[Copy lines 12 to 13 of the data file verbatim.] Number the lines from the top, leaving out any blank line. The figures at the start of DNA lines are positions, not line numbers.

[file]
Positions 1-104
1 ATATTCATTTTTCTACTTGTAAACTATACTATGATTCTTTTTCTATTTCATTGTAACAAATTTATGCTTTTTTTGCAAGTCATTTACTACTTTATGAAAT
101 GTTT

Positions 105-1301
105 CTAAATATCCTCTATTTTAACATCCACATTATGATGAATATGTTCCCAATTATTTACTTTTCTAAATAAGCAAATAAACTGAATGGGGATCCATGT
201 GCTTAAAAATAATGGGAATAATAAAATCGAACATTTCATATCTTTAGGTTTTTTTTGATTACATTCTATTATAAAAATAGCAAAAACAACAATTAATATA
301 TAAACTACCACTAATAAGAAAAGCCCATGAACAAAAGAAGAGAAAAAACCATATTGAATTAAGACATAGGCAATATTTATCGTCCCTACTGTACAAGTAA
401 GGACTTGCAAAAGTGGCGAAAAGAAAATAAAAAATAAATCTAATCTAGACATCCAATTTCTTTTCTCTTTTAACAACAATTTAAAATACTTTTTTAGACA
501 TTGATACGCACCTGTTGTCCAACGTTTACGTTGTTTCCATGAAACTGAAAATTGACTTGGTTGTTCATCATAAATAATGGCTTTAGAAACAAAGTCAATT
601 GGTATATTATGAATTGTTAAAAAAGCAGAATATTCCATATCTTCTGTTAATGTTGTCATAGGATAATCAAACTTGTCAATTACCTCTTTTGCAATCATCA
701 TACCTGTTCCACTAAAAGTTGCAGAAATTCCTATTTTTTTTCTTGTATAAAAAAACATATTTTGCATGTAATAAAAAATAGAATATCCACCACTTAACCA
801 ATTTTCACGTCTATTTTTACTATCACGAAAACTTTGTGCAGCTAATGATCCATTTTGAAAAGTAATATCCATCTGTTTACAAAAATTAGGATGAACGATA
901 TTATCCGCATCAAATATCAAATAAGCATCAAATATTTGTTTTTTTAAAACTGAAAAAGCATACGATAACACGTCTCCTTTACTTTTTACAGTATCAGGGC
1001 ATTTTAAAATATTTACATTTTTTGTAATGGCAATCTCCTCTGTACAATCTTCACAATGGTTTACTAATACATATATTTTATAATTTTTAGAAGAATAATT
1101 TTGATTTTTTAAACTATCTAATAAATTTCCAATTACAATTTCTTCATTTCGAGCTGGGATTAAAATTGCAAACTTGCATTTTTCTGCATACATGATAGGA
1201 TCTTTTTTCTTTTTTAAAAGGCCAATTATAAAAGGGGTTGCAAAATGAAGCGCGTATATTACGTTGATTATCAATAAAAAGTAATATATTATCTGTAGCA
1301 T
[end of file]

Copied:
801 ATTTTCACGTCTATTTTTACTATCACGAAAACTTTGTGCAGCTAATGATCCATTTTGAAAAGTAATATCCATCTGTTTACAAAAATTAGGATGAACGATA
901 TTATCCGCATCAAATATCAAATAAGCATCAAATATTTGTTTTTTTAAAACTGAAAAAGCATACGATAACACGTCTCCTTTACTTTTTACAGTATCAGGGC